End of rant - back to the Man From Laramie DVD. I had a very hard time rating the picture quality of this film simply because it was so erratic. At times it looked terrific, while other scenes seemed fuzzy and problematic. Ultimately it appeared to average out to a "C+", but that's not a constant status; the picture goes up and down all throughout the movie.

Sharpness generally looked pretty good, but it also seemed rather hazy and soft a lot of the time; there was no rhyme or reason to this - focus could shift within the same scene, and sometimes during the same shot! Moiré effects were surprisingly absent, given the complexity of the western landscape (all that dirt and dust often causes a lot of shimmering), but I did see some problems with the anamorphic downconversion on my 4X3 TV; a small amount of "ropiness" entered the image during a number of scenes.

The print itself looked pretty good for such an old film, but a number of flaws nonetheless often marred the image. Grain appears fairly regularly, and I also detected a variety of white streaks, black speckles and other dirty-looking flaws. Colors appeared decent though occasionally seemed washed out and somewhat pale. Browns and other earth tones fare best here; at times they appear wonderfully saturated and natural. However, it remains a hit or miss proposition and consistency lacks. Finally, black levels appeared adequate though sometimes were too dark, which occasionally rendered shadow detail too heavy and opaque. Ultimately, I found The Man >From Laramie to offer a generally satisfying picture, but its quality variations were slightly maddening at times.

More consistent though also flawed is the film's three-channel sound mix. Yes, you read that right - The Man From Laramie offers three-channel audio, which just means that the front right, center and left speakers are the only ones used. (Another track that purports to be "Dolby Surround" also appears, but since the three-channel mix apparently matched the original presentation, it's the only one I screened.)

Anyway, this nascent attempt at directional audio works okay but not terrifically. The music swells nicely from all three speakers and fills out the image well. Effects tend to stay toward the center, but they also creep into the sides regularly and we even hear some passable panning. Speech is the main directional problem, however. For some reason, it tends toward the right channel. Sometimes this seems appropriate, as a character on the right side of the screen will have his/her voice emanate from a point about midway between the right and center speakers. However, the same does not happen for actors on the left half of the TV; they stay anchored in the center. Sometimes actors in the center also have their speech come from the right. It's inconsistent and annoying, to be frank; I'd prefer they just kept the dialogue in the middle instead of mucking around with it like this.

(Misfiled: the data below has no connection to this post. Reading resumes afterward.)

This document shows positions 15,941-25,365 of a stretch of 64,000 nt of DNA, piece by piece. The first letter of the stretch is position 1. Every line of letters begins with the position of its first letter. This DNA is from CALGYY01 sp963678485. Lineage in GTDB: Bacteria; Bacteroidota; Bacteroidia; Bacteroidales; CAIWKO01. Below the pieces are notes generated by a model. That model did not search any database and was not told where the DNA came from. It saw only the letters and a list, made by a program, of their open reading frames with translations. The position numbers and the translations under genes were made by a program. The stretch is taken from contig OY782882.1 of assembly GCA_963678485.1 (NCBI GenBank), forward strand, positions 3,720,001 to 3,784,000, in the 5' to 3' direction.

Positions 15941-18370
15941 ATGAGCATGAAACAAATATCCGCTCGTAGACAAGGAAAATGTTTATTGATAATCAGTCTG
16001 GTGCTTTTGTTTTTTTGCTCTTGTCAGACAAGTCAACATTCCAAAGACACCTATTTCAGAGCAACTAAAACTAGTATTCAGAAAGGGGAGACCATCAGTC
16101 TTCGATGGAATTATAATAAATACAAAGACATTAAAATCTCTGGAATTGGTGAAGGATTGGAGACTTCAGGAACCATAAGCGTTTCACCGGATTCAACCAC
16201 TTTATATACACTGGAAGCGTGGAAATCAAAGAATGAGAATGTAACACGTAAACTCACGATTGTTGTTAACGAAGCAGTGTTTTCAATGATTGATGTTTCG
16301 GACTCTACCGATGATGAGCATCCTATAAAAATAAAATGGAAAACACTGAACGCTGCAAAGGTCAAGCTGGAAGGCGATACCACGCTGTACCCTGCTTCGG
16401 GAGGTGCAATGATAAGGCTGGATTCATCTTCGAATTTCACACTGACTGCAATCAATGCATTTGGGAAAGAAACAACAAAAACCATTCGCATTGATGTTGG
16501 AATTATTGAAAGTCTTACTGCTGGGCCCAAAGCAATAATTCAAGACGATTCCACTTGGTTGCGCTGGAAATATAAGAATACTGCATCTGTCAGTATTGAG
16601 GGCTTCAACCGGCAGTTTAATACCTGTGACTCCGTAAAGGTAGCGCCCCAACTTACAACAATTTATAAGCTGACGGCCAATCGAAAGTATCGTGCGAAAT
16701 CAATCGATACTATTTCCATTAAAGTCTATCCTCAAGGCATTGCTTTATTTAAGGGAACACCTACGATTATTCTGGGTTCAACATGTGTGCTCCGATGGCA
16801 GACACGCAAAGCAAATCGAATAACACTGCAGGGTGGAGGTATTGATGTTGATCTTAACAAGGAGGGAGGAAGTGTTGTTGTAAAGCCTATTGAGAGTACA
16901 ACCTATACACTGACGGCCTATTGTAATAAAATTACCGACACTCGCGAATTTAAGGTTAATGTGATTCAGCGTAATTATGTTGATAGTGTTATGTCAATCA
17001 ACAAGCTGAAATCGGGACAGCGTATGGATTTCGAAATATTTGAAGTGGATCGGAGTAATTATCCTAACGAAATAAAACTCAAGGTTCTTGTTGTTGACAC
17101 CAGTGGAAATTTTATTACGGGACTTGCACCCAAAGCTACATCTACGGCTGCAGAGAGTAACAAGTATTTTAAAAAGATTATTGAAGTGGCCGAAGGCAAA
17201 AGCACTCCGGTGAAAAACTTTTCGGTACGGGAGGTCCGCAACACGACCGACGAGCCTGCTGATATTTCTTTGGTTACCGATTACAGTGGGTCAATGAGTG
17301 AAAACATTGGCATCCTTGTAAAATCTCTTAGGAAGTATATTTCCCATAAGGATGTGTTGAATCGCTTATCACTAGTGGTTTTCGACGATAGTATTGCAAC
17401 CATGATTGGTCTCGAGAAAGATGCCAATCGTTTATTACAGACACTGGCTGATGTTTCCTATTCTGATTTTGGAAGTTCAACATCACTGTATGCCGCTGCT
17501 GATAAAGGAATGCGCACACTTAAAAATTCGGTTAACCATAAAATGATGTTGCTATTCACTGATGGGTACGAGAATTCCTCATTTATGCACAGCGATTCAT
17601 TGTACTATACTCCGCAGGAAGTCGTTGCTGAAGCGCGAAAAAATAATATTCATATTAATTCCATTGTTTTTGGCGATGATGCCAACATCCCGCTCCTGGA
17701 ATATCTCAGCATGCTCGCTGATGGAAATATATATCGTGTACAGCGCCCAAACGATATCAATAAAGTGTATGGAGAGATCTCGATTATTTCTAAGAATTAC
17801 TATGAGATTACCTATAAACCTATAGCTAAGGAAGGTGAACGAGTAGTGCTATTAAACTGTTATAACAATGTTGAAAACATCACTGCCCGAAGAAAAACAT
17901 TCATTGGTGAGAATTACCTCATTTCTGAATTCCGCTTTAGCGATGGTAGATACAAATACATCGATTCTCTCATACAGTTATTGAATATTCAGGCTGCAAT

Still, it's nice to see the sound designers try to expand the form - can't make an omelet without breaking a few eggs! In general, the quality of the audio seems good. Dialogue seems intelligible and clear, although the excursions it takes toward the right sometimes appear a bit muddy. Effects usually are fairly clear, though some distortion creeps in at times, usually during gunshots. The music appears somewhat muffled and flat, but it displays adequate range and even boasts some nice bass at times. While the audio sounds dated and obviously cannot compare with more modern efforts, it's still very listenable and quite strong for a film of its era.

Some people believe that the trend for trailers to reveal far too much of a film's plot is a new development. As shown through the preview for The Man From Laramie that appears here, that ain't the case; this sucker actually shows much of the movie's climax! As such, don't watch it unless you've already seen the film.

The DVD also features a one-sheet poster that's displayed poorly. CTS try for cleverness when they present stillframe materials, almost always to the detriment of viewability. Here they show the poster as though it's been pinned to a wall; cute, but this reduces the size of the image to only about 60% of its potential and makes it much harder to see than it should be. Someone needs to tell these folks that simpler sometimes is best. Finally, the DVD includes brief but informative production notes inside its booklet.

The Man From Laramie is a pretty good western that makes a pretty good DVD; although wildly inconsistent, the picture generally seems nice, and the three-channel sound is very good for its era. The DVD skimps on extras, unfortunately, but for fans of the genre, this disc will make a nice addition to their collections. If you're less certain about your interest in this kind of film, you may want to try it as a rental.